Among the many announcements here at Microsoft’s Build developer conference in San Francisco, the company spent a significant amount of time with a concept it called “conversation as platform,” which it believes will introduce human language and machine intelligence as the next computing interface. Cortana lies at the heart of this expansive initiative, but it will require artificial intelligence and machine learning, and the use of bots that can appear in your everyday computing experiences, especially where your conversations happen.
To enable this, Microsoft is introducing a variety of tools, including the Microsoft Bot Framework and Skype Bot tools for developers, as well as Cognitive Services APIs. These are new additions to Microsoft's Cortana Intelligence Suite, which is a big data and machine learning initiative built on Microsoft's Azure cloud.
Partially, and in more tangible terms, Microsoft is enhancing Cortana and making the digital assistant available in more places, including in Skype (available starting today). Microsoft also announced Skype for HoloLens. All of this, including the developer tools and client apps, are available starting today as previews, Microsoft said, although the Skype clients for all platforms are available now.
There’s much to digest here, and most of it is futuristic and depends heavily on the ecosystem of developers here at Build. We’ll try to break down just a few of the key facets and some examples. Also, Microsoft CEO Satya Nadella, who spoke frequently and at length about this concept, stressed the need for security and transparency in a world where personal digital assistants are interacting with bots and application processes (he speculated that bots would become the “new applications”) on your behalf. This context-aware assistance is based on deeper and deeper understanding of your behaviors and preferences, as well as context, both of the real world and of your specific conversations.
Nadella proclaimed that this didn’t have to be man versus machine, but rather instead man with machine.
First, Cortana. Microsoft wants to infuse the personal assistant into all devices (it runs not just on Windows of course) and be part of many applications. For example, Cortana will now be a part of Outlook, able to look at your email and calendar (with your permission) and understand situational context in messages. Talk about a meeting, and Cortana can potentially schedule it for you. Talk about a flight, and Cortana can put it on the calendar. Talk about a task you promised to accomplish, and Cortana can get involved, finding and sending documents on your behalf. Get a taxi receipt via email, and Cortana can put it in your Microsoft Expense app.
And so on, including accomplishing some of these tasks on, or in conjunction with, Android and iOS running Cortana. As other apps also get Cortana integration, Cortana can begin to broker the interactions. Microsoft showed a couple of examples, one of which was Just Eat, a food pick up/delivery app that populated as an option in conjunction with a calendar appointment at lunch time. (That is, Cortana can see that you're planning to lunch with a friend in a specific area and will offer up a suggestion for a restaurant to try.) These functions are called Proactive Actions, and developers are getting an invitation for a preview.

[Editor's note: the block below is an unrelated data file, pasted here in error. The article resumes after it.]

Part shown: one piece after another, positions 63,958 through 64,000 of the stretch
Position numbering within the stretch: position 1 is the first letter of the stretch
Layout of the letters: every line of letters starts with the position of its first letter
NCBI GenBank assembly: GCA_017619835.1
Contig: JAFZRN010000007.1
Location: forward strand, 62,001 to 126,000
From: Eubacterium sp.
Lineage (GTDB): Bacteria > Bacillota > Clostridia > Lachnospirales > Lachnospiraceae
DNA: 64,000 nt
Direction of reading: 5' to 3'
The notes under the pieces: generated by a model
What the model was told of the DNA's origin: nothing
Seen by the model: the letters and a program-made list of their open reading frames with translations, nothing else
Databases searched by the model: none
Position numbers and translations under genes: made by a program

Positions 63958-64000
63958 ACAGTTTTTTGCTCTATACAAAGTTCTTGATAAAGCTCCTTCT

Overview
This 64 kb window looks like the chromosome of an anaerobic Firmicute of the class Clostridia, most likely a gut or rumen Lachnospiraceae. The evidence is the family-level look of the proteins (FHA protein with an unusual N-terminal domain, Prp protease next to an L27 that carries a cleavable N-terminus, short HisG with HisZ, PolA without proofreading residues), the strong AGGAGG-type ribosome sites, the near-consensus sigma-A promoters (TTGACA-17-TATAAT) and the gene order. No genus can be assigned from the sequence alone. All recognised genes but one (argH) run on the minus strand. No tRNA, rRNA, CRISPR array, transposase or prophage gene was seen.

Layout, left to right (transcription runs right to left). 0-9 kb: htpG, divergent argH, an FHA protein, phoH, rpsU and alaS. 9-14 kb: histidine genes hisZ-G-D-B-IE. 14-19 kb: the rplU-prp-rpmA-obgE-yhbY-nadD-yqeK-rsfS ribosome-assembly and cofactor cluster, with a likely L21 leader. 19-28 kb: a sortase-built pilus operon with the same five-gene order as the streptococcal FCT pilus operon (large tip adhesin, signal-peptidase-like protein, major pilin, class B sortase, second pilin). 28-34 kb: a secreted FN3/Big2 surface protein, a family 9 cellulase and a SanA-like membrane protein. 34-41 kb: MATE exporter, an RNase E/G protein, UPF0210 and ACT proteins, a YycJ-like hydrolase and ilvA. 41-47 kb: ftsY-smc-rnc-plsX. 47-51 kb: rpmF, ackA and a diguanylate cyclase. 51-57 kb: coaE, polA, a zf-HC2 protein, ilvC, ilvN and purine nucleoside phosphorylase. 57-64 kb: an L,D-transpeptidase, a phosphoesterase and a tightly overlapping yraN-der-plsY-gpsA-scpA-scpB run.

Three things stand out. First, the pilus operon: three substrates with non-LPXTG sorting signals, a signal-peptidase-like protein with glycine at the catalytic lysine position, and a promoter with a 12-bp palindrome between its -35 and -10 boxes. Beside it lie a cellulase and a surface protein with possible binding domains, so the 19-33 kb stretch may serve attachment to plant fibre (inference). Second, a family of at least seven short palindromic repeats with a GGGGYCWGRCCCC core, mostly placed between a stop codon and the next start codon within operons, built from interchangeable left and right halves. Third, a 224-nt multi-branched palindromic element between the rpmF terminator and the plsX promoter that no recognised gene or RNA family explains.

The Conversation Canvas
Microsoft sees many of these digital assistant and bot entities finding their way into our normal communication tools, like Skype, SMS, WeChat, Slack and email. Because Skype belongs to Microsoft, most of its demonstrations focused here. For example, in one Skype interaction, Microsoft demonstrated a video message (with transcript of the video underneath it, created automatically using Skype Translate). As part of the dialog--a boss' congratulatory message--a bot kicked in from a local cupcake merchant asking for permission to extract the user's location and make a delivery. It even offered an estimated delivery time.
There were more impressive examples, including interacting with bots to book a hotel room at a Westin in Ireland, but the point is that Microsoft envisions Skype and similar tools as a “conversation canvas,” and it envisions developers working with the Skype Bot SDK to make it happen.
As part of the Bot Framework tools, Microsoft also demonstrated how developers can use a built in semantic dictionary to begin enabling natural language rules into their apps (er, bots). There will be a host of tools that allow developers to make their bots smarter through machine learning over time.
Microsoft also announced a series of APIs (22 of them) as part of its Cognitive Services
. These APIs are built around more general intelligence services (vision, speech, search, contextual knowledge and so on) that developers can build into their applications. Microsoft demonstrated some incredible early applications of this, such as the ability to take a picture and have it recognize the objects in it, but also to build information about the image using what it called CaptionBot.
In one demonstration, Microsoft showed off what it called CRIS, or custom recognition intelligence service, and compared a speech-to-text translation of a child speaking. Naturally, its analysis showed a much higher precision of interpretation based on its knowledge of child speech patterns.
Microsoft said that Cortana is involved in a million conversations each day. It's hard to know how many Cortana iOS or Android installs there have been, or how people are using it, but its growth, along with services like Google Now and Apple's Siri, show some semblance of customer interest. Microsoft demonstrated today that it is trying to move beyond the neat parlor tricks of a voice-based search engine.
Fritz Nelson is the Editor-In-Chief of Tom's Hardware. Follow him on Twitter, Facebook and Google+. Follow us on Facebook, Google+, RSS, Twitter and YouTube.